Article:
Before Resorting to Politics
Anthony de Jasay’s short book contains more good sense about political theory than many treatises of enormously greater length. (One thinks, in this connection, of the most overrated book of modern moral philosophy, Rawls’s A Theory of Justice.)
De Jasay locates a fundamental flaw in most justifications of political action. Measures of state intervention (e.g. welfare legislation, redistributive taxation, tariffs) are supported in view of the beneficial consequences they are imagined to have. But many values cannot be compared with one another. “Between the good and the bad consequences, where neither is either greater or smaller than or equal to the other, no balance can be struck, and consequentialist reasoning is simply out of place” (p. 9).
In particular, the utilities of different persons are incomparable. This fact will hardly be news to those conversant with economics, but the implications of the point have rarely been pursued with such rigor. Given the inability to compare utilities interpersonally, consequentalist reasoning goes effectively by the board.
But what then can replace it? To our author, the collapse of consequentialism “releases and activates the basic presumption against coercion. . . . Accepting, and acting on, this presumption also presupposes a value judgment, but it is one that demands far less of our moral credulity than any consequentialist alternative I can think of” (p. 12).
De Jasay’s comment manifests his characteristic approach. He is a moral minimalist: absent information about values that we cannot obtain, we ought to assume as little as possible. A simple rule against coercion is much to be preferred to a complicated estimate of utility. De Jasay’s reasoning here parallels that of Murray Rothbard’s great essay, “Toward a Reconstruction of Utility and Welfare Economics.”
With his liking for simplicity, our author’s verdict on Robert Nozick’s “solemn symbolism” justification for politics can readily be predicted. Nozick, author of the libertarian classic Anarchy, State, and Utopia (1974) stunned readers of The Examined Life (1989) by a sharp change of opinion. Previously, Nozick had opposed the welfare state: compulsory taxation to benefit the poor, he held, is a type of forced labor. In his new book, Nozick shifted completely. By compulsory provision of welfare, a society could express its “symbolic commitment” to the value of aid to the less fortunate.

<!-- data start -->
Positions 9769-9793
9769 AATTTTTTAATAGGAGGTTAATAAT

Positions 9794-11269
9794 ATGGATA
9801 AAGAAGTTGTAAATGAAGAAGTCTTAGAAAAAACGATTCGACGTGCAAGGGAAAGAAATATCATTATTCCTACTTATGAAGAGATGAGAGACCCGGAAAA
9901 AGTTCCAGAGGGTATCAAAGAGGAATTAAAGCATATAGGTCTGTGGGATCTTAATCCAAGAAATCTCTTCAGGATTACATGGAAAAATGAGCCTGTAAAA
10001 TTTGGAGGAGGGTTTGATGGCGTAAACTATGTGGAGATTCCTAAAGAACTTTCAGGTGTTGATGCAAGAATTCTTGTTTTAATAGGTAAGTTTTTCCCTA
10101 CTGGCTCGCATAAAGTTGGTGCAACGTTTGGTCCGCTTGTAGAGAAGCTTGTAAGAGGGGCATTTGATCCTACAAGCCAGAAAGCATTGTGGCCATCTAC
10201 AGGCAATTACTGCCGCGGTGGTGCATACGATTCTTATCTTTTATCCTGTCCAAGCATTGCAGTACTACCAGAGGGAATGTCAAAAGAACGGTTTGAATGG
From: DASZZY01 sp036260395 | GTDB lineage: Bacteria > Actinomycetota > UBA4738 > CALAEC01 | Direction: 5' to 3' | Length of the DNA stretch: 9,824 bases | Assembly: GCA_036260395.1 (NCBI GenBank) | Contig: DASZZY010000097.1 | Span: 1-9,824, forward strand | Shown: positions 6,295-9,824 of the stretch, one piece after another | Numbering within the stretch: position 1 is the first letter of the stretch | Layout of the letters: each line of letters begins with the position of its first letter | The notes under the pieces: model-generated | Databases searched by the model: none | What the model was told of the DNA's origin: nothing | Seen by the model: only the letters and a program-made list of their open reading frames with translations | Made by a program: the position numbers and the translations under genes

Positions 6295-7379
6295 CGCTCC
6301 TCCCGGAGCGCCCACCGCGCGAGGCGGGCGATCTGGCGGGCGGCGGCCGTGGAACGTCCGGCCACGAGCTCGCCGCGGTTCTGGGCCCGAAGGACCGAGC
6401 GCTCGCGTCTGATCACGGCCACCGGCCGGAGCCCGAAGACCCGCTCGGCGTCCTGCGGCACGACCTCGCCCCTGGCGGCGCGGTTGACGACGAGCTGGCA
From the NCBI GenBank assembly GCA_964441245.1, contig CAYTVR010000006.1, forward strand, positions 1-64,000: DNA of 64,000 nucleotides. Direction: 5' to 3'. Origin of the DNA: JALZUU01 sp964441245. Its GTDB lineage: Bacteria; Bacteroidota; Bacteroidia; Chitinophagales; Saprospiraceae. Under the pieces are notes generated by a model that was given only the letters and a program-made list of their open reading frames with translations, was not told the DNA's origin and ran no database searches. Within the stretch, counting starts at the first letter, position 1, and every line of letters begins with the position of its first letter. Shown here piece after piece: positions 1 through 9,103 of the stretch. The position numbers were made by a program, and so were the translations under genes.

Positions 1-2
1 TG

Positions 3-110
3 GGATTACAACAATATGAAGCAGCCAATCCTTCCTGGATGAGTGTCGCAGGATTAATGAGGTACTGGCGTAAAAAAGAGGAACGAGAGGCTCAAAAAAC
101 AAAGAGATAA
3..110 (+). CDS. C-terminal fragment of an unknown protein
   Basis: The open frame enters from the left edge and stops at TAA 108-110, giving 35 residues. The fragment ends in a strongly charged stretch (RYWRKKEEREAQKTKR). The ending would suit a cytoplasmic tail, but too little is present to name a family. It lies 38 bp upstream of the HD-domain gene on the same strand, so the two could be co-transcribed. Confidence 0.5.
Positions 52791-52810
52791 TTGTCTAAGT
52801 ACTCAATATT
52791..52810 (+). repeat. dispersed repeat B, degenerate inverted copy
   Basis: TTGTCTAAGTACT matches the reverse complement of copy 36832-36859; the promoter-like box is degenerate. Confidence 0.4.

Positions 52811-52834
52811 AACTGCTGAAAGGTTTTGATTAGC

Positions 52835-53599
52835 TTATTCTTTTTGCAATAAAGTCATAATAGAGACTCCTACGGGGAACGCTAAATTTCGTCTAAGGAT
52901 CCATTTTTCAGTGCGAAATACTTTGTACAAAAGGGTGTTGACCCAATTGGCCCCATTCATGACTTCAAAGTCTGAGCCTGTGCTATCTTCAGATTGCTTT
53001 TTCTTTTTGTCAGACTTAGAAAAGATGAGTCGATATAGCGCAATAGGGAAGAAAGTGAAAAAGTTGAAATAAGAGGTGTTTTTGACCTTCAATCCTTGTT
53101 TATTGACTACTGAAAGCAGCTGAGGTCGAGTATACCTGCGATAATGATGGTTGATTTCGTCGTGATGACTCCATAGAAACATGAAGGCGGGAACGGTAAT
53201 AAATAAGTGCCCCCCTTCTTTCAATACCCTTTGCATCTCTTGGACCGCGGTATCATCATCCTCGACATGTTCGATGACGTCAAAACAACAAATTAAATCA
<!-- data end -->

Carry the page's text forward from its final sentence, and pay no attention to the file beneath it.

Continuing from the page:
True enough, taxation for welfare violates property rights. But those unwilling to contribute, were they allowed freely to abstain, would prevent society from symbolizing, as a united body, its commitment to the poor. Property rights, to Nozick, cease to be absolute; their value must be balanced against the competing value of symbolic expression.
De Jasay’s opinion of the new departure is less than enthusiastic: “Even if all this is meant seriously . . . it does not amount to much of a ground for putting welfare on an involuntary basis, especially as Nozick is prepared to concede that just as much and as good may be accomplished voluntarily . . . The single voice rarely sounds and the uniform conduct rarely comes about by itself” (p. 60).
De Jasay’s objection, then, is that the unity Nozick advocates ought not to be valued at all: what good is it for society to speak, by means of coercion, with a “single voice”? Is de Jasay right to reject Nozick’s view in so uncompromising a way?
Certainly Nozick’s concept opens the door to danger. Why could not a communist regime “justify” itself by claiming that dissent threatened the unified expression of commitment to communism? What is so special about symbolic commitment to welfare? Clearly Nozick owes us an account of the conditions under which symbolic commitment overrides classical liberal rights. And why cannot a classical liberal society claim that the absence in it of compulsory taxation symbolizes its commitment to freedom?
Again and again, de Jasay has illuminating things to say about important issues, e.g., the fallacies of Bruce Ackerman’s “neutral dialogue” (pp. 62 65); and the justification for the initial acquisition of property (pp. 42 ff). On only one point do I think that de Jasay’s views require modification.
He defines coercion as “an intentional act by A, whether actual or threatened, whose effect is so to change B’s set of feasible alternatives as to make his chosen alternative different from what A presumed B’s alternative to be. Successful coercion must make B act otherwise than A thought he had intended to act” (p. 26).
This definition appears open to counterexamples. Suppose that I think, correctly, that you are about to exit the room. I like using force, so I twist your arm and push you out. Have I not coerced you, even though I did not make your chosen alternative different? You would have departed anyway, and I knew this. And suppose I offer to buy something from you. If I think you otherwise would not give me the item, does my successful bid coerce you? The definition seems to require that it does.
Fortunately, this problem does not affect the substance of de Jasay’s argument. The author’s remarkable ability to clarify basic issues arouses my admiration and (I regret to say) jealousy.